No doubt it seemed like a good idea, after the author's success with "The Far Pavilions," to take this 1957 novel and reissue it with all the original editorial cuts restored. Well, as it turned out, it was. (Those cuts must have made "Shadow" into a mere shade of itself; we can only be grateful that Kaye hung on to her old manuscript until the Time of the Long Read arrived in the West.)
More than twice as long now as in its first incarnation, "Shadow of the Moon" relives the events leading up to the great Indian Mutiny of 1857, as well as the tragedy itself. The heroine, Winter de Ballesteros, is half-English, half-Spanish, and all Indian. Her passion for that country sustains her adolesence in frigid England until she flees at 17, sick with longing for the sultry sub-continent and also for a handsome British commissioner whom she remembers: India lives up to its billing, but Commissioner Barton doesn't, and the details of this discovery make a rich and full-bodied novel.
The action gets off to a depressing start as three women die in childbirth in the first six pages, not to mention two men in battle and also King George III. Kaye does sprinkle her pages generously with character, disposing of them just as prodigally, but eventually the supply outstrips the mortality rate and we are left with the survivors. With the introduction of the nubile Winter and Capt. Alex Randall, Barton's aide, who escorts her to India and, naturally, falls in love with her on the way, the pace steadies and the story gets into stride.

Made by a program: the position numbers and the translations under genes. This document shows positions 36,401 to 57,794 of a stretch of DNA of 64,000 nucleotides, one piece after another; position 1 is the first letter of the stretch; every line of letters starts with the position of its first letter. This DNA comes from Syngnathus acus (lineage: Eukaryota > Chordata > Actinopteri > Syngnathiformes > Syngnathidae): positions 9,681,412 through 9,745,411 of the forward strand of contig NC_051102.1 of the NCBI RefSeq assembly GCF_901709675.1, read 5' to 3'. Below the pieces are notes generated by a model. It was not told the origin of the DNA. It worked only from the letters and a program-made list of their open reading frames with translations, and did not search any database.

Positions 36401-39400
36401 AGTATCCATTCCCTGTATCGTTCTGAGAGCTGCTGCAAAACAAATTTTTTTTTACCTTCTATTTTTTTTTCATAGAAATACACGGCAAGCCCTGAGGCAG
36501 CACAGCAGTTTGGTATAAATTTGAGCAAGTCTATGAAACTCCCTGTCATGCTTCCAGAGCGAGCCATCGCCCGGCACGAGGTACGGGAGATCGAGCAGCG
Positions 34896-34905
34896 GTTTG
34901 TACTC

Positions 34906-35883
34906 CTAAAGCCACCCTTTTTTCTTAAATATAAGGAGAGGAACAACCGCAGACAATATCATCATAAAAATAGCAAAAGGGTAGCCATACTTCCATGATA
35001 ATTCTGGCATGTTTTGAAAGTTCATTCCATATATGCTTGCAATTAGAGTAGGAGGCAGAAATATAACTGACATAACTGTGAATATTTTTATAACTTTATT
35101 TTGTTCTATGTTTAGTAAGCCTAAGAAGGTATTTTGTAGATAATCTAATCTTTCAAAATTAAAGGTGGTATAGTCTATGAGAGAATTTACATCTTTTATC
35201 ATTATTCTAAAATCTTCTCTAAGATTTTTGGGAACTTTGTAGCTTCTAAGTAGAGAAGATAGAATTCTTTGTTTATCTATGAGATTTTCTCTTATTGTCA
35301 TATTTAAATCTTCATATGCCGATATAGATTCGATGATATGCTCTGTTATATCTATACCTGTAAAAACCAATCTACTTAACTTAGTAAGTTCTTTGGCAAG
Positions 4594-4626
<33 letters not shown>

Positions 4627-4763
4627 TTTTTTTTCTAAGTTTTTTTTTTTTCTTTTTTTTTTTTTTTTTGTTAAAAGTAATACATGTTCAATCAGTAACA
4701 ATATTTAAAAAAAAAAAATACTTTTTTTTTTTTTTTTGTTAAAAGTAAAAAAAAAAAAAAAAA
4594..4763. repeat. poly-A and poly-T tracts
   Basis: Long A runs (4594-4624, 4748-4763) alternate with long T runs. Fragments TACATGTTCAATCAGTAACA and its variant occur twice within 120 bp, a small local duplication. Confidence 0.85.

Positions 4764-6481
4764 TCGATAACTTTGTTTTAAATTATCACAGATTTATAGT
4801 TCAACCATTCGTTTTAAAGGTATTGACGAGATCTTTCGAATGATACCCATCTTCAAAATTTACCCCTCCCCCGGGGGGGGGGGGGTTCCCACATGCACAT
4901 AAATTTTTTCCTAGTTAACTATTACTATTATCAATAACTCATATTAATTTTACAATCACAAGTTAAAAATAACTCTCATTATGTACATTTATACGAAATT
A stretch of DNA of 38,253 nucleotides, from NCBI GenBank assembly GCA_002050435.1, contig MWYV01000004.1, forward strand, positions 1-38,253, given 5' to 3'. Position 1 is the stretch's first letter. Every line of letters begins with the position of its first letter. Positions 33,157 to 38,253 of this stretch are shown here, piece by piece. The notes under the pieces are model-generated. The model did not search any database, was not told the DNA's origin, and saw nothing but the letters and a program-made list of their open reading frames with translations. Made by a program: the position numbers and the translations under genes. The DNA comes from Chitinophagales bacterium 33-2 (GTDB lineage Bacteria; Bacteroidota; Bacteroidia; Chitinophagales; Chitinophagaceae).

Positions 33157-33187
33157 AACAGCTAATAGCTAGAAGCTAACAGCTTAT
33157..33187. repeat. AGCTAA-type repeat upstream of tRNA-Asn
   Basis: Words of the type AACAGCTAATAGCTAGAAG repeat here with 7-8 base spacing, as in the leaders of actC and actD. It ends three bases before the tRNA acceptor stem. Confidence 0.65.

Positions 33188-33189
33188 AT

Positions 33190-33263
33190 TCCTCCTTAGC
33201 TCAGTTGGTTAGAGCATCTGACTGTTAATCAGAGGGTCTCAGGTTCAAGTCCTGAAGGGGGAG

Kaye has been compared to both Margaret Mitchell and Tolstoy. One's first reaction to such epic pretensions is to lift a superior eyebrow. Heroines with 18-inch-waists may not be the definitive tip-off , but when the ship's list throws the girl into the man's arms instead of against a bulkhead, and there is "a strange magic in the hot night" to boot, a diagnosis of just another romantic novel seems clearly indicated.
Winter and Alex, though attractive and interesting, offer no more than convention demands. Winter especially, in the manner of all such heroines, begins beautiful and full of spunk and gets no further -- except to be disillusioned -- for hundreds of pages. Alex, on the other hand, does profit from the size of the book, which enables him to expand beyond the areas of love and civil administration into a couple of quite respectable adventures.
Two-thirds of the way along, though, it suddenly dawns upon the reader, if not upon Winter and Alex, that, after all, they play only supporting roles. India is the protagonist here, India at her most beguiling and at her most grotesque. The exotic fruits and golden-domed palaces, sandalwood and mystery, the hammering heat, raging disease and veiled barbaric violence all merge at last into a collage superimposed upon the ferocious events of the Sepoy Rebellion. This final, conflagration refines Winter, tempering her into a maturity to match Alex's -- and the book remains a romance after all. But it is a solidly researched romance that deals head-on with some of the unpleasant facts of Empire, the stupidities and cruelties on all sides, and the ambivalences of a few good men and women in such situations.
On the whole, 1957 was a very good year, and the book still tastes of it. Sex scenes are discreet, Russia is the ultimate world menace, and the hero is down on beards. All the old-fashioned verities are there: moral concern, male strength, honor between foes, sexual responsibility, female endurance, personal duty and loyality, or, as the girl in the vegetable oil commercial puts it. "What you call corn." By the end of this splendid novel, the reader little doubts that, in their time, these qualities made life slip down a little more easily.